Over 200 girls were kidnapped in their boarding school in Borno.
Scores of Nigerian women and some men continued their protest in Abuja on Wednesday to demand the release of the kidnapped girls.
The women demanded the release of the over 200 girls kidnapped from their hostels in the Government Secondary School, Chibok, Borno State on April 14.
During Tuesday’s protest, the women changed locations from the Unity Fountain in Maitama to Grand Square in Central Area and then marched to Old Parade Ground with placards to wait for the Chief of Defence staff, Alex Badeh.
As they marched they chorused, “All we are saying, bring back our girls alive. Now!”
One of the protesters and a mother of two from Edo State, Aisha Yusuf, said the World Economic Forum on Africa which will begin on Wednesday will not affect their protest.
“We will keep doing this until we get our girls back home and alive. Until we hug them in our arms. We know we are allowed to protest because our constitution allows that.
“I have a 12-year-old and I cannot just imagine her being abducted and not knowing where she is.
“I might not have carried the kidnapped girls in my womb but they are my daughters.
“Every time I go back home, I hug my daughter because I think there are more mothers out there who don’t have the opportunity to hug their daughters and it’s just not fair,” Ms. Yusuf told PREMIUM TIMES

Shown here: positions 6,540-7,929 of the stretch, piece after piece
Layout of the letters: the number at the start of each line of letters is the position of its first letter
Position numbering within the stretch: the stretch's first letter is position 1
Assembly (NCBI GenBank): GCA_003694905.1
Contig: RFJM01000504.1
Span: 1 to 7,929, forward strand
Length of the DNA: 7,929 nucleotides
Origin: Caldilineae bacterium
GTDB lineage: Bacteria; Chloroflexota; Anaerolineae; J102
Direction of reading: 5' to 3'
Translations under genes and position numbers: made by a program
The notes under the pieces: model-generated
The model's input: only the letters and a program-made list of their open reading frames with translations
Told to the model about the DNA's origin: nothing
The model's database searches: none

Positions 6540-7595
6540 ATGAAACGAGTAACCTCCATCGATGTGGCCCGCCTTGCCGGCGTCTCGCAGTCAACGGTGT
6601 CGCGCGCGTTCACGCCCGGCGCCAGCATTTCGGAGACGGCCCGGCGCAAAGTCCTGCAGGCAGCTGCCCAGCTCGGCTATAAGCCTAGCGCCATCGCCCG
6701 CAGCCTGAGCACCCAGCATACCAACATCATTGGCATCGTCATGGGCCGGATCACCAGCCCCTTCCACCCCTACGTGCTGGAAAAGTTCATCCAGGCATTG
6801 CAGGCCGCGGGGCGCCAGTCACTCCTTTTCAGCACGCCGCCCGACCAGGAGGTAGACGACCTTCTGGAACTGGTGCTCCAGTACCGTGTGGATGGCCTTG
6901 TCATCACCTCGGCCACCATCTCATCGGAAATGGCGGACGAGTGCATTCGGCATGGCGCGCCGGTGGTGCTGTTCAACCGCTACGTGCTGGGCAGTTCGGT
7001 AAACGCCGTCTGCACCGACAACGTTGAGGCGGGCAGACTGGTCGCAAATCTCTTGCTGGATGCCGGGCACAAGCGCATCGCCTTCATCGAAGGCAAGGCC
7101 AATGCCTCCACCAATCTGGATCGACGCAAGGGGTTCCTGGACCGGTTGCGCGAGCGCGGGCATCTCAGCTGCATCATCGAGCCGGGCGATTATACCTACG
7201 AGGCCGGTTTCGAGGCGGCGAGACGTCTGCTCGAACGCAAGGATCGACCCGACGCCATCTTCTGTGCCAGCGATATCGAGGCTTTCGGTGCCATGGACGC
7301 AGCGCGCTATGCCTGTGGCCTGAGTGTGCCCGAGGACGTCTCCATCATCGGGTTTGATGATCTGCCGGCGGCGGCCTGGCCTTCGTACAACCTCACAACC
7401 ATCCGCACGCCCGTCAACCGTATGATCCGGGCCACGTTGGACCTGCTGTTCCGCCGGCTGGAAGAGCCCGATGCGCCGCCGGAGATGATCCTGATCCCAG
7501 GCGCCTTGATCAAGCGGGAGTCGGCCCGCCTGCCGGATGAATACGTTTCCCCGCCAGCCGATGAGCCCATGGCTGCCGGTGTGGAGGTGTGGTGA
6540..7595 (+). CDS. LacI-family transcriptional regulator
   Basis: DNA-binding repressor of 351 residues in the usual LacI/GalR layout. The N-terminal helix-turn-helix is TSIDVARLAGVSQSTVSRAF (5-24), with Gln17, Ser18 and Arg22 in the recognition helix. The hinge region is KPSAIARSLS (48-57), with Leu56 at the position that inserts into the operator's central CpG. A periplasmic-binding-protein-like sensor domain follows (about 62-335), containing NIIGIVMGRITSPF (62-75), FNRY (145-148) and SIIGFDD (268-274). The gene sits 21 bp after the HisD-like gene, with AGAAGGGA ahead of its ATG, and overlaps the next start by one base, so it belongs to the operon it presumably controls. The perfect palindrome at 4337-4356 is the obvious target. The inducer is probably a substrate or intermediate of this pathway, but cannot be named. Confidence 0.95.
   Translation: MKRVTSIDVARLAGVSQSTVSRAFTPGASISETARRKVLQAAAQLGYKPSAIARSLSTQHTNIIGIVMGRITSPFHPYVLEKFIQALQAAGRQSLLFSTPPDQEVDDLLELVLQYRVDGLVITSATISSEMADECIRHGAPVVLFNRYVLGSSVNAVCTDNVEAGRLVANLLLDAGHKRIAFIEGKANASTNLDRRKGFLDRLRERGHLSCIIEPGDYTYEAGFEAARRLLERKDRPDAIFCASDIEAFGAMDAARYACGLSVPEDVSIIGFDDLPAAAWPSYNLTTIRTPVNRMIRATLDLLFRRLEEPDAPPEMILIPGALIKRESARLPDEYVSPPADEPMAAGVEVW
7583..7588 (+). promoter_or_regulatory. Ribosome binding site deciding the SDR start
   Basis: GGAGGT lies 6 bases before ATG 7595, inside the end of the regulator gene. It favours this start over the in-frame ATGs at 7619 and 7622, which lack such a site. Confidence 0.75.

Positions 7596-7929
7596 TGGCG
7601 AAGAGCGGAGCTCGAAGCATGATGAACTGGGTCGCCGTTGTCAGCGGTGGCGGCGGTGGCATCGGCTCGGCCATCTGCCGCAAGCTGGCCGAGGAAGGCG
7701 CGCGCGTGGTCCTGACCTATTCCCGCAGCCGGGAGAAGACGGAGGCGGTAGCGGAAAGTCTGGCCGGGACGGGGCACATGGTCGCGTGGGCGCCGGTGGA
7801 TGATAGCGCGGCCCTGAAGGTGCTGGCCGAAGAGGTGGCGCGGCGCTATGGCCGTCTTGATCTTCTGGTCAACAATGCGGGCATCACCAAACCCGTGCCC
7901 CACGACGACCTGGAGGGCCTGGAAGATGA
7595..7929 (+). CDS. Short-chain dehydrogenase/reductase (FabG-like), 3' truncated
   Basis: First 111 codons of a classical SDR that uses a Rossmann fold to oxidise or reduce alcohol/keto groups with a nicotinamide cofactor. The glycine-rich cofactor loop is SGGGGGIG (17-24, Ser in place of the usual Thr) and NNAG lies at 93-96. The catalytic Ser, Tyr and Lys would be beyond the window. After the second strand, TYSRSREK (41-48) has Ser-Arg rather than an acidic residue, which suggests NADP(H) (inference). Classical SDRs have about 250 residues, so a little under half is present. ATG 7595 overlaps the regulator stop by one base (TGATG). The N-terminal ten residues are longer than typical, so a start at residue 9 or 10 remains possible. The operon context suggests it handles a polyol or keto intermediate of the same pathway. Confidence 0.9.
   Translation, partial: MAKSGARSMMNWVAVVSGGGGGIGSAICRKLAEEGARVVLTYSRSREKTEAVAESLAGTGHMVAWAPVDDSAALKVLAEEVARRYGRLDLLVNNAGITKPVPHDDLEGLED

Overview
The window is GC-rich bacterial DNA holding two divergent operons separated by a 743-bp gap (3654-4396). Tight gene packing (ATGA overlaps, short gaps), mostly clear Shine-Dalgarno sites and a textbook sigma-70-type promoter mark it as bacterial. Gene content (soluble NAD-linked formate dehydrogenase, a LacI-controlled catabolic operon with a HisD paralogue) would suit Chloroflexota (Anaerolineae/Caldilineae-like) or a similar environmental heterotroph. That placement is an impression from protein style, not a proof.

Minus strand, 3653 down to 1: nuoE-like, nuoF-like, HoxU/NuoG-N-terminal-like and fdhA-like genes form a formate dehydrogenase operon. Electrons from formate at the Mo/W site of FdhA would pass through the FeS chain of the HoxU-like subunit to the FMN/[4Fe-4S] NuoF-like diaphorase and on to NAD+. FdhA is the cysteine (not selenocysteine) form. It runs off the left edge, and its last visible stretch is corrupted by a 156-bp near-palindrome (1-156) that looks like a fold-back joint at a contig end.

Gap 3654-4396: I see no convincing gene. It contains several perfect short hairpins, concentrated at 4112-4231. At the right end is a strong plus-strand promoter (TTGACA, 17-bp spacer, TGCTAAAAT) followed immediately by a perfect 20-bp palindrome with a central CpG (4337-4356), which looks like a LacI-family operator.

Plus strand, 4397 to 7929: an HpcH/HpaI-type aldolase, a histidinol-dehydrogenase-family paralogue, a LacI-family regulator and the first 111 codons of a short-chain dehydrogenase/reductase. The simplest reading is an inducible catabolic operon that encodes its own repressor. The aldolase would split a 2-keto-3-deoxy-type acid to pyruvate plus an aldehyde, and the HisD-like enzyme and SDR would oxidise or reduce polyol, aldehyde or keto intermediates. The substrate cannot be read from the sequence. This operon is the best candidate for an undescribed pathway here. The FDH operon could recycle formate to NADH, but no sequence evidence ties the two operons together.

It is not clear why the protest was moved from the Unity Fountain in Maitama which is close to Transcorp Hilton, the venue of the World Economic Forum.
The Federal Government had earlier ordered the closure of all public offices and schools in Abuja from Wednesday ahead of the forum. Security has been increased on the streets of Abuja in preparation for the forum.
After the meeting, some of the delegates briefed the protesters.
Jibrin Ibrahim of the Centre for Democracy and Development told other protesters after the meeting that the need for regular information and communication from the military on what was being done to rescue the girls was one of the key demands.
“As Nigerians, we need to be regularly briefed on what is being done. We are not saying we want to get the details of the operation that need to be kept secret.
“But at least as Nigerians, we need to get regular information and briefing that reflect the reality in the field,” he said.
Another delegate and former Minister of Education, Obiageli Ezekwesili, said “We don’t doubt that something is going on, but whatever is going on is not persuasive and that is why we came out to demand better action by the military.”
Ms. Ezekwesili, however, said the chief of defence staff assured them that the military was scaling up its operations to ensure that the girls were rescued unhurt.
In his address, the Director of Defence Information, Chris Olukolade, told the protesters that the military is “not shirking our responsibility’’,
“I want to assure you all that Nigerian military is freshly committed and is assuring the Nigerian Public that the best will be done to bring back our girls safe and alive.
“Please keep supporting us, keep praying along, we will get result very soon,” Mr. Olukolade said.
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